Compendium: Democracy and the Council State (Pt. III of III)

There are a number of potential disadvantages that may arise while conducting any serious implementation of Councilor governance. Council Democracy, despite overcoming much of the shortcomings with Parliamentary Democracy, still has its own set of disadvantages to offset. These disadvantages are inherently tied to the flaws found in all variants of Democracy as a political concept. The challenge for any Council Democracy is trying to avoid them while at the same time mitigating the ones which cannot be avoided. Below are a number of known examples documented by the Communist movement since the 20th century and are applicable to anyone interested in realizing Socialism with the Work-Standard.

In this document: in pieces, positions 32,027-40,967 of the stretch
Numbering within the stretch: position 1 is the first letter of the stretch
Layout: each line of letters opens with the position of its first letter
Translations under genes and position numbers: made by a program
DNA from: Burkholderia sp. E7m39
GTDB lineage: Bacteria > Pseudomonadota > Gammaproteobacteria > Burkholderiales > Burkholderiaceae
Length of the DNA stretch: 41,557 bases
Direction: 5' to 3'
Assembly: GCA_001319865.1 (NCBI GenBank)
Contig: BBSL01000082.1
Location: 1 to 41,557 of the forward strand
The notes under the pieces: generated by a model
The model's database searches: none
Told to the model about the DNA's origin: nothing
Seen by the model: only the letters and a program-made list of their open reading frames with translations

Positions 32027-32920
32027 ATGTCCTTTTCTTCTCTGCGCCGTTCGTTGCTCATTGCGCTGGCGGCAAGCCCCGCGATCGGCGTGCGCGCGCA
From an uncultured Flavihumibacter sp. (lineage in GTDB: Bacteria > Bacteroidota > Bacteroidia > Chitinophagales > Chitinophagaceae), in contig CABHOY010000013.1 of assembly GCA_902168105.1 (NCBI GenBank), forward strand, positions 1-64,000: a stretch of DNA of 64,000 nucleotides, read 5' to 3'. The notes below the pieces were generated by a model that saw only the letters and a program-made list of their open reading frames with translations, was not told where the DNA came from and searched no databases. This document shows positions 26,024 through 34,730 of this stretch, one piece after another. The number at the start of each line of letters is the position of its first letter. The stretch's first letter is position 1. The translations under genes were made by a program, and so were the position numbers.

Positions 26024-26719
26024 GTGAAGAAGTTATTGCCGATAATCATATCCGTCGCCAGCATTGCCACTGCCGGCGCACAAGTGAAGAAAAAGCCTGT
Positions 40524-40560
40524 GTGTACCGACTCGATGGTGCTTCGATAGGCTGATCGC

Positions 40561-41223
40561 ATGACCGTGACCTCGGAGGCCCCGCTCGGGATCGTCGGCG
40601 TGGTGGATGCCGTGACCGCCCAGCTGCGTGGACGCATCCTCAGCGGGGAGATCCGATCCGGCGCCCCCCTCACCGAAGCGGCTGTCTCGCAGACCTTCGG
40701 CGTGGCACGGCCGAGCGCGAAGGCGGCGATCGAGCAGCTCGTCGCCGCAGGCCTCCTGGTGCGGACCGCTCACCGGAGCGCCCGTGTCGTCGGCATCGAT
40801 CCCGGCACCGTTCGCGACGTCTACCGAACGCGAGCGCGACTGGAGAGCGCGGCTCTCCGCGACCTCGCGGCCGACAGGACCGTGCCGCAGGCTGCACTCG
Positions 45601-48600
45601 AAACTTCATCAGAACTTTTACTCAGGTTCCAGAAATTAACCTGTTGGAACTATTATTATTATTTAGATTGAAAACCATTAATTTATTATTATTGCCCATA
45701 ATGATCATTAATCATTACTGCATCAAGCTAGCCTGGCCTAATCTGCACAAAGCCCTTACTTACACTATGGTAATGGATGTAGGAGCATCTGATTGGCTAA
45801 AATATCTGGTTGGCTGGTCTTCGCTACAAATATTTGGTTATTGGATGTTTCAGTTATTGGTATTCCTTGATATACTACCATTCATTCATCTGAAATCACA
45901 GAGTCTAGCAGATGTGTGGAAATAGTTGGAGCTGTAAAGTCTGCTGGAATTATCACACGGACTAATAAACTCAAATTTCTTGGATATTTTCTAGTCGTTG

First, there is a possibility that “Unity of Action,” a strong suit of Councilor governance, could be mistaken for “Unity of Thought.” The unanimous decision to pursue any particular goal does not necessarily have to entail everyone devolving in a herd mentality like in Parliamentarian governance. What matters far more is whether or not people actually have the same set of common interests in the pursuit of mutually-shared goals. It is alright for people under Councilor governance to propagate their own views and perspectives if they are polite, courteous, sincere and honest about offering constructive criticism. Helpful dissent from sympathetic orientations like Nationalists, Traditionalists, Communists, and non-Marxist Socialists should be considered.